Best 130 of Robert Graves quotes - MyQuotes

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Robert Graves
By Anonym 19 Sep

Robert Graves

The Roman Road is the greatest monument ever raised to human liberty by a noble and generous people. It runs across mountain, marsh and river. It is built broad, straight and firm. It joins city with city and nation with nation. It is tens of thousands of miles long, and always thronged with grateful travellers. And while the Great Pyramid, a few hundred feet high and wide, awes sight-seers to silence—though it is only the rifled tomb of an ignoble corpse and a monument of oppression and misery, so that no doubt in viewing it you may still seem to hear the crack of the taskmaster's whip and the squeals and groans of the poor workmen struggling to set a huge block of stone into position——

By Anonym 16 Sep

Robert Graves

I am supposed to be an utter fool and the more I read the more of a fool they think me.

By Anonym 14 Sep

Robert Graves

Since the age of 15 poetry has been my ruling passion and I have never intentionally undertaken any task or formed any relationship that seemed inconsistent with poetic principles; which has sometimes won me the reputation of an eccentric.

By Anonym 13 Sep

Robert Graves

I believe that every English poet should read the English classics, master the rules of grammar before he attempts to bend or break them, travel abroad, experience the horrors of sordid passion, and - if he is lucky enough - know the love of an honest woman.

By Anonym 14 Sep

Robert Graves

Lovers to-day and for all time Preserve the meaning of my rhyme: Love is not kindly nor yet grim But does to you as you to him.

By Anonym 13 Sep

Robert Graves

A banker warned the British poet Robert Graves that one could not grow rich writing poetry. He replied that if there was no money in poetry, there was certainly no poetry in money, and so it was all even.

By Anonym 13 Sep

Robert Graves

Every fairy child may keep Two strong ponies and ten sheep; All have houses, each his own, Built of brick or granite stone; They live on cherries, they run wild I'd love to be a Fairy's child.

By Anonym 18 Sep

Robert Graves

Take your delight in momentariness, Walk between dark and dark - a shining space With the grave's narrowness, though not its peace. - Sick Love

By Anonym 15 Sep

Robert Graves

To recommend a monarchy on account of the prosperity it gives the provinces seems to me like recommending that a man should have liberty to treat his children as slaves, if at the same time he treats his slaves with reasonable consideration.

By Anonym 14 Sep

Robert Graves

Poet, never chase the dream. Laugh yourself and turn away. Mask your hunger, let it seem Small matter if he come or stay; But when he nestles in your hand at last, Close up your fingers tight and hold him fast.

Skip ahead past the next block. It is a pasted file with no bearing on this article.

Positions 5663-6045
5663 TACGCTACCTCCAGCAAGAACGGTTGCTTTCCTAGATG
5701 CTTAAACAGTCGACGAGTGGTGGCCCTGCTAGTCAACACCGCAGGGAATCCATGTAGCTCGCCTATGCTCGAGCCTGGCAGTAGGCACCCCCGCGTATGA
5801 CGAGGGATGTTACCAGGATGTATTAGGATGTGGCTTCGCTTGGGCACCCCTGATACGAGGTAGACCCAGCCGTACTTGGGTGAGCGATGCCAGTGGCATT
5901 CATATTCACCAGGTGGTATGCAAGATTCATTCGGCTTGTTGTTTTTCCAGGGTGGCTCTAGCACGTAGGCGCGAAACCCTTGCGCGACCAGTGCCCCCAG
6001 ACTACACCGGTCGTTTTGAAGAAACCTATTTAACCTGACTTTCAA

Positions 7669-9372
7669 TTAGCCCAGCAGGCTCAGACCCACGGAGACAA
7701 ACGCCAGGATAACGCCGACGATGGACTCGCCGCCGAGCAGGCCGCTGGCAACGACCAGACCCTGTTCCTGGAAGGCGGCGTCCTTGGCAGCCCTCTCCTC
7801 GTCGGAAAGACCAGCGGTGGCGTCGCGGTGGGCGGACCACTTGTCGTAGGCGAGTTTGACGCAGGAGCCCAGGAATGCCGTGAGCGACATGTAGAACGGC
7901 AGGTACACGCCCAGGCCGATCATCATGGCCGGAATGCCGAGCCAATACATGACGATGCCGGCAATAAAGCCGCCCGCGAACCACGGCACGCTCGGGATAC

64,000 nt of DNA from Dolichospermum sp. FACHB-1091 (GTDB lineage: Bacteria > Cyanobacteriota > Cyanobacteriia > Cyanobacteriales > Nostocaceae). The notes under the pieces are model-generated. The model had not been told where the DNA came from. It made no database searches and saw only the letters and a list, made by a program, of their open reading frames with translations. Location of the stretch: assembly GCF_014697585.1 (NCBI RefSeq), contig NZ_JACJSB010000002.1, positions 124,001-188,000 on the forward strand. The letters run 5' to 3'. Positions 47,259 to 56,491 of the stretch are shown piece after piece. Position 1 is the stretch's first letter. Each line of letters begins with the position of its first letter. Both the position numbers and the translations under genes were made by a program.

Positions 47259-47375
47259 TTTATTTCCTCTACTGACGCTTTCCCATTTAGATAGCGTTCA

By Anonym 15 Sep

Robert Graves

When a dream is born in you With a sudden clamorous pain, When you know the dream is true And lovely, with no flaw nor stain, O then, be careful, or with sudden clutch You'll hurt the delicate thing you prize so much.

By Anonym 14 Sep

Robert Graves

The award of a pure gold medal for poetry would flatter the recipient unduly: no poem ever attains such carat purity.

By Anonym 15 Sep

Robert Graves

Where nature with accustomed round Sweeps and garnishes the ground With kindly beauty, warm or cold Alternate seasons never old: Heathen, how furiously you rage, Cursing this blood and brimstone age, How furiously against your will You kill and kill again, and kill: All thought of peace behind you cast, Till like small boys with fear aghast, Each cries for God to understand, 'I could not help it, it was my hand.

By Anonym 14 Sep

Robert Graves

Love is universal migraine, A bright stain on the vision Blotting out reason. Symptoms of true love Are leanness, jealousy, Laggard dawns; Are omens and nightmares - Listening for a knock, Waiting for a sign: For a touch of her fingers In a darkened room, For a searching look. Take courage, lover! Could you endure such pain At any hand but hers?

By Anonym 15 Sep

Robert Graves

We forget cruelty and past betrayal, Heedless of where the next bright bolt may fall.

By Anonym 17 Sep

Robert Graves

Nor had I any illusions about Algernon Charles Swinburne, who often used to stop my perambulator when he met it on Nurses’ Walk, at the edge of Wimbledon Common, and pat me on the head and kiss me: he was an inveterate pram-stopper and patter and kisser.

By Anonym 13 Sep

Robert Graves

Any honest housewife would sort them out,/ Having a nose for fish, an eye for apples.

By Anonym 13 Sep

Robert Graves

But give thanks, at least, that you still have Frost's poems; and when you feel the need of solitude, retreat to the companionship of moon, water, hills and trees. Retreat, he reminds us, should not be confused with escape. And take these poems along for good luck!

By Anonym 15 Sep

Robert Graves

Through the window I can see Rooks above the cherry-tree, Sparrows in the violet bed, Bramble-bush and bumble-bee, And old red bracken smoulders still Among boulders on the hill, Far too bright to seem quite dead. But old Death, who can't forget, Waits his time and watches yet, Waits and watches by the door.

By Anonym 14 Sep

Robert Graves

The difference between you and her (whom I to you did once prefer) Is clear enough to settle: She like a diamond shone, but you Shine like an early drop of dew Poised on a red rose petal. The dew-drop carries in its eye Mountain and forest, sea and sky, With every change of weather; Contrariwise, a diamond splits The prospect into idle bits That none can piece together.

By Anonym 14 Sep

Robert Graves

Poetry is no more a narcotic than a stimulant; it is a universal bittersweet mixture for all possible household emergencies and its action varies accordingly as it is taken in a wineglass or a tablespoon, inhaled, gargled or rubbed on the chest by hard fingers covered with rings.

By Anonym 14 Sep

Robert Graves

The function of poetry is religious invocation of the muse; its use is the experience of mixed exaltation and horror that her presence excites.

By Anonym 13 Sep

Robert Graves

If I were a young man With my bones full of marrow, Oh, if I were a bold young man Straight as an arrow, I'd store up no virtue For Heaven's distant plain, I'd live at ease as I did please And sin once again.

By Anonym 15 Sep